Cannot Not

Real World Sound in Relational Music

This talk was first given at the University of Bristol in December 2014.

Later in this talk I’ll present two examples of my work that combine instrumental music with recorded sound. But before I get there I want to first establish a broader context through considering recent works by Joanna Bailie and Johannes Kreidler and exploring some frameworks for how we might think about such work.

I’ll begin by exploring the idea of Relational Music, a term coined by German music philosopher Harry Lehman. He has published various articles on the topic, but I’m drawing on a lecture he gave at the 2014 Darmstadt Summer Course. In this lecture Lehmann divides Western Art music over the past century into four stages: (1) Classical Modernism; (2) the Avant-garde; (3) Post-modernism; and (4) Contemporary Art. The final stage, Contemporary Art, is the one we are living in now and in music this stage is defined by relational practices. I won’t summarise the first three stages of Lehmann’s history, as most of the ideas are not directly relevant to my topic, but you can see the lecture online.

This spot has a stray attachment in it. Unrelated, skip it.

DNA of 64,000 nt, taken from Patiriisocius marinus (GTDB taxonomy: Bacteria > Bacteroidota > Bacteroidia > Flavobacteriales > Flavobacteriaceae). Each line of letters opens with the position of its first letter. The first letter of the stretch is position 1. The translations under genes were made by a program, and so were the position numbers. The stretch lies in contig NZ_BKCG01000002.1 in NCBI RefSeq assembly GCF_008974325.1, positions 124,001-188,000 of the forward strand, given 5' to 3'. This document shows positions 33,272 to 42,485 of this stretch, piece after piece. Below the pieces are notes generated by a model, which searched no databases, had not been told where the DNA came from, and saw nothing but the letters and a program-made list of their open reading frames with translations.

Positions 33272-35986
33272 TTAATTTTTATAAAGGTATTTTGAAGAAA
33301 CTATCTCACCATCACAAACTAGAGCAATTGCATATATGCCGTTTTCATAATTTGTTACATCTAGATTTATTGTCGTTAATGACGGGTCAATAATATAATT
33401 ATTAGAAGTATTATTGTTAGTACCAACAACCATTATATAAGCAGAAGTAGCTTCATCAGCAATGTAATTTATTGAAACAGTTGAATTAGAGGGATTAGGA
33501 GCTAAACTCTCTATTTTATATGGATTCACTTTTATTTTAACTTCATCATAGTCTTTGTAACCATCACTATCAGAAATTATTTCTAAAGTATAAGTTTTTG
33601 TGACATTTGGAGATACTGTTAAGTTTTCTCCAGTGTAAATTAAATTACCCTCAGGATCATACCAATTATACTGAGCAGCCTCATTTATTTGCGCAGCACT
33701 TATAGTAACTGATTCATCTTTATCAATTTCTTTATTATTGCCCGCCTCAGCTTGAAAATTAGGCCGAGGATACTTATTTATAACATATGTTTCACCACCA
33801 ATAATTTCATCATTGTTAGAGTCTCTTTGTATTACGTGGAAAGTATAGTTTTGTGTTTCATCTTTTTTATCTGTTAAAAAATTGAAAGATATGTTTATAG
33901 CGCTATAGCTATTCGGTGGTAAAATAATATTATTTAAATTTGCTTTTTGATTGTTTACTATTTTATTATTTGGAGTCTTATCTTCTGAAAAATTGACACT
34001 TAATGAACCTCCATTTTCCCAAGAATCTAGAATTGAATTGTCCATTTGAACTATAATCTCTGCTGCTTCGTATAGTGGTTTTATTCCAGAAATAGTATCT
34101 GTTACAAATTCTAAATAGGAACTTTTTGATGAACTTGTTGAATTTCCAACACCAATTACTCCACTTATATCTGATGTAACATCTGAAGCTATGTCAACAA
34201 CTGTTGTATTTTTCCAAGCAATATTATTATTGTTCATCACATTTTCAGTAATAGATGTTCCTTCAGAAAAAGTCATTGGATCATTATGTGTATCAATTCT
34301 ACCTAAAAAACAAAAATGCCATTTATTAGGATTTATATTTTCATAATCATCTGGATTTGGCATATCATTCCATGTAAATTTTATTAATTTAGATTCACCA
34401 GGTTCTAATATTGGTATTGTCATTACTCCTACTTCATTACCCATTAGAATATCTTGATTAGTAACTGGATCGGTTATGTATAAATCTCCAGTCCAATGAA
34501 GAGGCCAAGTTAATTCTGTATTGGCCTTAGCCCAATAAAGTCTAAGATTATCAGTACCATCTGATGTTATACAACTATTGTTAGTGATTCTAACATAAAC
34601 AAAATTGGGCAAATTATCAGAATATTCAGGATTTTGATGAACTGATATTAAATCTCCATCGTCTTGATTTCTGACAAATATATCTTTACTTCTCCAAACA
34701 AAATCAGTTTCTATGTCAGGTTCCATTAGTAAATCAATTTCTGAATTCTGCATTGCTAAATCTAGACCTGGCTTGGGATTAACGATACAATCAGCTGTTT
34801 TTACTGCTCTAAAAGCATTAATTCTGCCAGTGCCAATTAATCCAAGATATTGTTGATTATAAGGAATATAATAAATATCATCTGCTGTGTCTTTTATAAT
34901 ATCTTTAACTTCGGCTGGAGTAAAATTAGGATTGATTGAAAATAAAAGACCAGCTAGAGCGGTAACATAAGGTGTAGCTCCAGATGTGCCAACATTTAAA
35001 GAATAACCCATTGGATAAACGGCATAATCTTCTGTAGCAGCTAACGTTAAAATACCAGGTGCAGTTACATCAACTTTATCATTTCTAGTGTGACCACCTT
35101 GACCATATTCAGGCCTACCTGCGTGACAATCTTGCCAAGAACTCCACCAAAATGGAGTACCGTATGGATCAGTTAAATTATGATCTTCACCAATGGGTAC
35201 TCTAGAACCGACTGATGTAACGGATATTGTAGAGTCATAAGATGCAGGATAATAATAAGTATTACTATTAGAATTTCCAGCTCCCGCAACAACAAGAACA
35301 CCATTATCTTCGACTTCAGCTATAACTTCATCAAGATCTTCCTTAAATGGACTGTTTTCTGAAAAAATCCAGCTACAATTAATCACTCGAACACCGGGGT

An aspect of Lehmann’s history that is relevant here is the distinction he draws between classical modernism and the avant-garde. For Lehmann, classical modernism was defined by the rejection of the classical age and tonality, which led to the creation of new musical materials and new ways of organising sound, such as the twelve-tone method. The traditional understanding of the artwork, however, was unchallenged. Music was still concerned with sounds and forms (sounds organized in time). In contrast, the avant-garde was defined by a rejection of both the work concept and a traditional understanding of a given medium. Marcel Duchamp’s Fountain (1917) is the quintessential avant-garde visual artwork. Fountain is a ‘readymade’; an ordinary manufactured object designated by the artist as a work of art, in this case, a standard urinal, laid flat on its back. Fountain rejected the notion of what was usually considered to constitute an artwork, not least because it doesn’t reflect any technical skill on the part of the artist. In music, Lehmann suggests that George Brecht’s String Quartet (1961) is an early example of an avant-garde musical piece. In Brecht’s work the players don’t use their instruments, but rather engage in hand-shaking.